Seb: A real gem of what couch co-op can be, made all the better because it was made in a time when couch co-op seems to be a dying genre. Plain, simple, exceptional fun that will keep anyone hooked from start to finish while playing with buddies. Plus, it’s not just available on consoles, so it’s perfectly possible to have that same wholesome and hilarious good-times with people online.
Tim: The more I think about this the more I think it should be higher, Overcooked is the absolute best co-op game. A great party game for experienced gamers and complete newbies alike. Just need to get some friends to play the second one.
47. Company of Heroes
Tim: The WW2 evolution of Warhammer: Dawn of Wars RTS style brings a hugely atmospheric and compelling RTS game. The focus on cover mechanics and smaller squads shifts the classical RTS unit spam into a more complex tactical affair but still being arcadey enough not to bog you down in overly complicated mechanics as found in the Men of War series. While Company of Heroes 2 may have improvements, the segmenting of the multiplayer put me off and the high price means the original Company of Heroes is your best bet for a WW2 RTS.
46. Stardew Valley
Seb: One of the more zany additions to our list is one of those games where explaining it to other people outside of gaming is just so damn difficult. You play a farmer in a farming village. You go to work, plant crops, water them, harvest them, get animals, go mining, chop wood, clear weeds, hoe your fields, go fishing. It’s one of those “working simulators” where you probably sound like an absolute mental-case when talking about why it’s fun. But it IS fun. Or at the very least it’s addictive, and in terms of all of the games which could fit that category of addictive work simulator, it’s certainly one of the best because of its pedigree (of following on from Harvest Moon) and also its depth.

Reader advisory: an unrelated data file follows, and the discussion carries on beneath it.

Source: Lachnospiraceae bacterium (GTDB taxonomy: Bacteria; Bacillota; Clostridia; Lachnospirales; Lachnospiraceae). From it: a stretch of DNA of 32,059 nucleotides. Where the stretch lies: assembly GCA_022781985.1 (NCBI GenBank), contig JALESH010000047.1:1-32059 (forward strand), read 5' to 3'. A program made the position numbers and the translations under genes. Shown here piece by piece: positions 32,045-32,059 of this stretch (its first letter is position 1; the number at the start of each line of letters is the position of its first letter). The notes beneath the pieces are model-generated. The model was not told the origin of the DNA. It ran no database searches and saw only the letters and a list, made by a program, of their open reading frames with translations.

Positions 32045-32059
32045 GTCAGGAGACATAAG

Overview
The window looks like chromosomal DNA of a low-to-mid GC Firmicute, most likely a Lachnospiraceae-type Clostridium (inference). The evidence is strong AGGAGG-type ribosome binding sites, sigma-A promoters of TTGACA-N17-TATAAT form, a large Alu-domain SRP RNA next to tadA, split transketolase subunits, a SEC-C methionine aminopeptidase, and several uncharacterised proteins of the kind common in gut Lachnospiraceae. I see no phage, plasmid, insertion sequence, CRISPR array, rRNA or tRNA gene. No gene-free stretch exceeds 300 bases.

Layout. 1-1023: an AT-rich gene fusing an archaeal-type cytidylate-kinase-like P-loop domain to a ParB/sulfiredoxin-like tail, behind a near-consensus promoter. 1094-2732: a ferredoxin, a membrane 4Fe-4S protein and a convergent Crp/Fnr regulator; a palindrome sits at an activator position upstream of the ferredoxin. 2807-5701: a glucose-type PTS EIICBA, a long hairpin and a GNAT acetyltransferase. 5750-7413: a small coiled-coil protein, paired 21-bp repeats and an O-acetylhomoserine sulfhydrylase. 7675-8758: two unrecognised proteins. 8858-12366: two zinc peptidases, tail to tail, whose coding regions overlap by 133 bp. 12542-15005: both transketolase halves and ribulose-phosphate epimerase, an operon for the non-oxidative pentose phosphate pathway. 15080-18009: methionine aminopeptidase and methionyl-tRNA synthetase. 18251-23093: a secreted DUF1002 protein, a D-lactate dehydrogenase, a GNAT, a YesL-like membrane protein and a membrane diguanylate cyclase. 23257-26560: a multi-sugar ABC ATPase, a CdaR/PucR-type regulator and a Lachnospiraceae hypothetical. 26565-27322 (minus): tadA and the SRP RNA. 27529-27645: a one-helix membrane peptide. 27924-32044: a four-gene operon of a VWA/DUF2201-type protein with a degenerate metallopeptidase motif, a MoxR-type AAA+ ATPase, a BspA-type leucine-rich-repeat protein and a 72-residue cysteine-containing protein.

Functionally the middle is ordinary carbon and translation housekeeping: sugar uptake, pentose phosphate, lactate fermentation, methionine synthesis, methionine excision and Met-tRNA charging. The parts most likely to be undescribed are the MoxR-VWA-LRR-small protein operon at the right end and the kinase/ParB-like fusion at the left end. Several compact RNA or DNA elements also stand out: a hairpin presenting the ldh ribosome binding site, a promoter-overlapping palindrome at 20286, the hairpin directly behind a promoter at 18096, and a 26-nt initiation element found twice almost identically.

45. Civilization 6
Tim: A more refined and polished Civ than Civ 5, Civ 6 takes the series to a more accessible place, without losing much depth. The overworld map is more beautiful than ever, the tech and city building has been improved as has diplomacy and the factions are more diverse than ever. A disappointing AI still plagues Civ 6, but with a steady stream of DLC this one should stay fresh for at least another year.
44. Assassin’s Creed 2
Seb: Assassin’s Creed remains a staunch “old” favourite series of mine. I love the free-running, the style, the historical locations and the olde-timey stabby action. The series has taken a beating ever since AC: Unity (although it seems possible that all the hatred for that was based just around the dreadful launch state) and even Origins didn’t really revive my fervour for the series. However, I still think Assassin’s Creed 2 remains an absolute classic and hits solidly in every single box from story to gameplay. In my estimation the game also only narrowly beats out Black Flag (because Edward Kenway is just a poor man’s Ezio Auditore) and Brotherhood (because the story is simply tighter and a little more memorable).